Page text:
Mon, Mar 27, 2006 - Page 3 News List

Taiwan should embrace India: NSC official

GROWING FORCE Council Deputy Secretary-General Parris Chang said that India was seeking to become a power in South Asia and had improved its relations with the US

By Ko Shu-ling  /  STAFF REPORTER

Former vice premier Wu Rong-i, right, points to a map while presiding over the final day of the 2006 Asia-Pacific Peace Watch conference in Taipei yesterday. He slammed China's suppression of Taiwan's diplomacy, saying that only if the arms procurement bill was passed could there be a possibility to hold cross-strait peace talks.


With India's increasing influence in the South Asian region, Taiwan might want to extend its "go south" policy to include that country and seek more economic and political cooperation with the developing economy, a top official at the National Security Council (NSC) said yesterday.

"The world is observing the warming relations between the US and India, especially the most recent US-India nuclear agreement, which US President George W. Bush hopes the US Congress will endorse despite the fact that India has not signed the UN's nuclear Non-Proliferation Treaty," council Deputy Secretary-General Parris Chang (張旭成) said.

"India sees China as its biggest threat in the region and its alignment with the US reflects a change of course in its foreign policy," he said.

Chang made the remarks on the last day of the Asia-Pacific Peace Watch conference in Taipei.

The two-day symposium was organized by the Taiwan Peace Foundation. While the first day of the forum focused on the security situation in Northeast Asia, the Taiwan Strait and Southeast Asia, the second centered on South Asia and the South Pacific.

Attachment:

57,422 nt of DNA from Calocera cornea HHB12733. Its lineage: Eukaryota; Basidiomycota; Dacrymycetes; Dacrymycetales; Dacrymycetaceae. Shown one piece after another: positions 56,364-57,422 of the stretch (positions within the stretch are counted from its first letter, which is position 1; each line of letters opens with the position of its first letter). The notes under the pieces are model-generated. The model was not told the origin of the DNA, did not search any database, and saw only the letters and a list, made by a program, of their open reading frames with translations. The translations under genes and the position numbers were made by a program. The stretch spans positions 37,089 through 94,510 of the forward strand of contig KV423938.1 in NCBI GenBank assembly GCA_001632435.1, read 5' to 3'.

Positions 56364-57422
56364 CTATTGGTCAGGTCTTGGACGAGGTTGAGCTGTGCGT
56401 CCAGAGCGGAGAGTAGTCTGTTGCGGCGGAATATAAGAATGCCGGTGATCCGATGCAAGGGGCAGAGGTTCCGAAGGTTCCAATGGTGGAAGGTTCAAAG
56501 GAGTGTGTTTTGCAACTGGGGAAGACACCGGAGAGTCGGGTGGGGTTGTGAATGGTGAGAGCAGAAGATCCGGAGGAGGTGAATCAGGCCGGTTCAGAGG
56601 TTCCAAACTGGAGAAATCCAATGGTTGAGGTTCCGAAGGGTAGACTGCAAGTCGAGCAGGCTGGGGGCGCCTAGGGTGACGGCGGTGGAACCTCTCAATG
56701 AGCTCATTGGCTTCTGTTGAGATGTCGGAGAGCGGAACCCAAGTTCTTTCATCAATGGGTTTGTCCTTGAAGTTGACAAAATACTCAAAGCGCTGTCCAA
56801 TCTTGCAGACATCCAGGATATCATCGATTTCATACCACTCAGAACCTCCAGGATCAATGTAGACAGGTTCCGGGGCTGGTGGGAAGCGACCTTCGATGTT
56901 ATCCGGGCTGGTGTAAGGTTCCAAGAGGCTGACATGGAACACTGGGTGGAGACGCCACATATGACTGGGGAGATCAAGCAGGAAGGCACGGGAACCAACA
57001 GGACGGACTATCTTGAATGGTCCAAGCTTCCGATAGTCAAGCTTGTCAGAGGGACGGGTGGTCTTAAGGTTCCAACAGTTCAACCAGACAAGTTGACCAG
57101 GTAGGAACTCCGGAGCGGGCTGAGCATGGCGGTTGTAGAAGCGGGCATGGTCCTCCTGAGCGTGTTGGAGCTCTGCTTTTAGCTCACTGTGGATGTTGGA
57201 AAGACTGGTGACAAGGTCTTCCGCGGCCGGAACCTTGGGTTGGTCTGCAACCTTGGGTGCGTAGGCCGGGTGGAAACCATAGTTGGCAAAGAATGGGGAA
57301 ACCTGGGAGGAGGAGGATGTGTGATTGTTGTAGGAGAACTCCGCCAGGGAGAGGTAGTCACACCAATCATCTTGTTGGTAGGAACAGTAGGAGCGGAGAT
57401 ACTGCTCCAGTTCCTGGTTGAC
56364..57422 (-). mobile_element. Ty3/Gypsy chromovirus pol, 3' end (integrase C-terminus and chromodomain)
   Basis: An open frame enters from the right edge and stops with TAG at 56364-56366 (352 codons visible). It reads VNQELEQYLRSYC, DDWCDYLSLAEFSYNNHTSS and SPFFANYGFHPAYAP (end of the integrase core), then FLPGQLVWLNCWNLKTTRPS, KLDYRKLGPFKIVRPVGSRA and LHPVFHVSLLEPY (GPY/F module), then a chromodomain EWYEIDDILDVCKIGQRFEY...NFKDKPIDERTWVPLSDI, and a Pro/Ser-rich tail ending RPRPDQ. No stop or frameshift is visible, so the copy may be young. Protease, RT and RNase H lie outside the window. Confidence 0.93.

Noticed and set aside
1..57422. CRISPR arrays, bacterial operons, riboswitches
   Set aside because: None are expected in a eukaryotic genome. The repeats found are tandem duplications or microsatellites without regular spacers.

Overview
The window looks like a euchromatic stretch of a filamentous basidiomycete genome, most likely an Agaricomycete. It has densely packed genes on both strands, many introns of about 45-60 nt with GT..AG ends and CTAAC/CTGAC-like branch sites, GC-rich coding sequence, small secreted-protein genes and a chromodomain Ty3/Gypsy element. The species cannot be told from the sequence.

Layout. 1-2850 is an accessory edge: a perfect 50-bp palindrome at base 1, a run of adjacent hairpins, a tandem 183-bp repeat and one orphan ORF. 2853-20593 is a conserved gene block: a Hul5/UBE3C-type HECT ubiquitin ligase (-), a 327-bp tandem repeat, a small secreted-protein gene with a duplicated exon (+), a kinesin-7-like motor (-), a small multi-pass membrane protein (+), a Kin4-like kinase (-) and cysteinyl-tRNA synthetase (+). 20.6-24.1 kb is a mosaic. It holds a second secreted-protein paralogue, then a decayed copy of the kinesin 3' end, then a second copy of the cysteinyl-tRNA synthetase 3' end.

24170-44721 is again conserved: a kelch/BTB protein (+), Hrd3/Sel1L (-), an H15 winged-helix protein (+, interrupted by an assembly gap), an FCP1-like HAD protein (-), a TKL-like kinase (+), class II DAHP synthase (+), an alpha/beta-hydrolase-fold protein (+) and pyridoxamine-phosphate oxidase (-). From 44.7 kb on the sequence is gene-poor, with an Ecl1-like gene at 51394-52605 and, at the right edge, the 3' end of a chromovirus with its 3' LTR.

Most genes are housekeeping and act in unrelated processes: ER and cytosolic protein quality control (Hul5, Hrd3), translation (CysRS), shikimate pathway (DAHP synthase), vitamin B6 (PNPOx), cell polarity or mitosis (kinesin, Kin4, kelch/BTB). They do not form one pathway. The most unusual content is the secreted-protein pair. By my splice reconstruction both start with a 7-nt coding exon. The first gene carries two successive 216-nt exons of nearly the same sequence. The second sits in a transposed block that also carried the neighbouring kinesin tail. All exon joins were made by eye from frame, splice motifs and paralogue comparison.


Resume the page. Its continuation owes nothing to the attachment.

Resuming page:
Chang, who chaired the South Asia session yesterday, said that India's ambition to become one of the dominant powers in the region hinged on its relationships with the US and China.

In addition to building closer relations with the US, India last April agreed to forge a strategic relationship with Beijing.

Chen Han-hua (陳漢華), a council member, said that he expected to see the demand for oil in South Asia increase, forcing countries in the region to seek supplies from the Middle East or to cooperate with foreign investors in oil exploration programs in the region.

What Taiwan can do to help is to provide South Asian countries with petrochemical technology, Chen said.

Chen also warned India of the dangers of dealing with the Chinese authorities, pointing out that China is very good at adopting the approach of "using warm water to cook frogs," meaning that the frog does not realize it is dying because it grows used to the warm temperature.

Senior adviser to the president and former vice premier Wu Rong-i (吳榮義), who chaired the South Pacific forum, criticized China for bullying Taiwan and suppressing the nation's presence on the international stage.

Wu also emphasized that Taiwan had to become a stronger country before conducting talks with China.

"That is why it is so important for the legislature to pass the arms procurement plan as soon as possible," he said.

Analyzing China's influence in the South Pacific, Chang Yu-chang (張裕常) of the Ministry of Foreign Affairs said that China aspired to accomplish three things in the South Pacific region with its booming economy.

First, China wanted to buy diplomatic relations and isolate Taiwan, he said.

Chang said that China had invested US$4 million to build a stadium in Fiji and US$15.5 million to construct a swimming pool there.

China's generous contributions had won Chinese Premier Wen Jiabao (溫家寶) a ticket to attend this year's China-Pacific Island Countries Economic Development and Cooperation Forum Ministerial Conference in Fiji in April, he said.

Second, China wanted to invest in natural resources in the region, he said.

Chang said that China had obtained the consent of Austria to obtain uranium from that country.

Finally, China wanted to mold the South Pacific to its own strategic requirements in order to counter the US in the region, Chang said.

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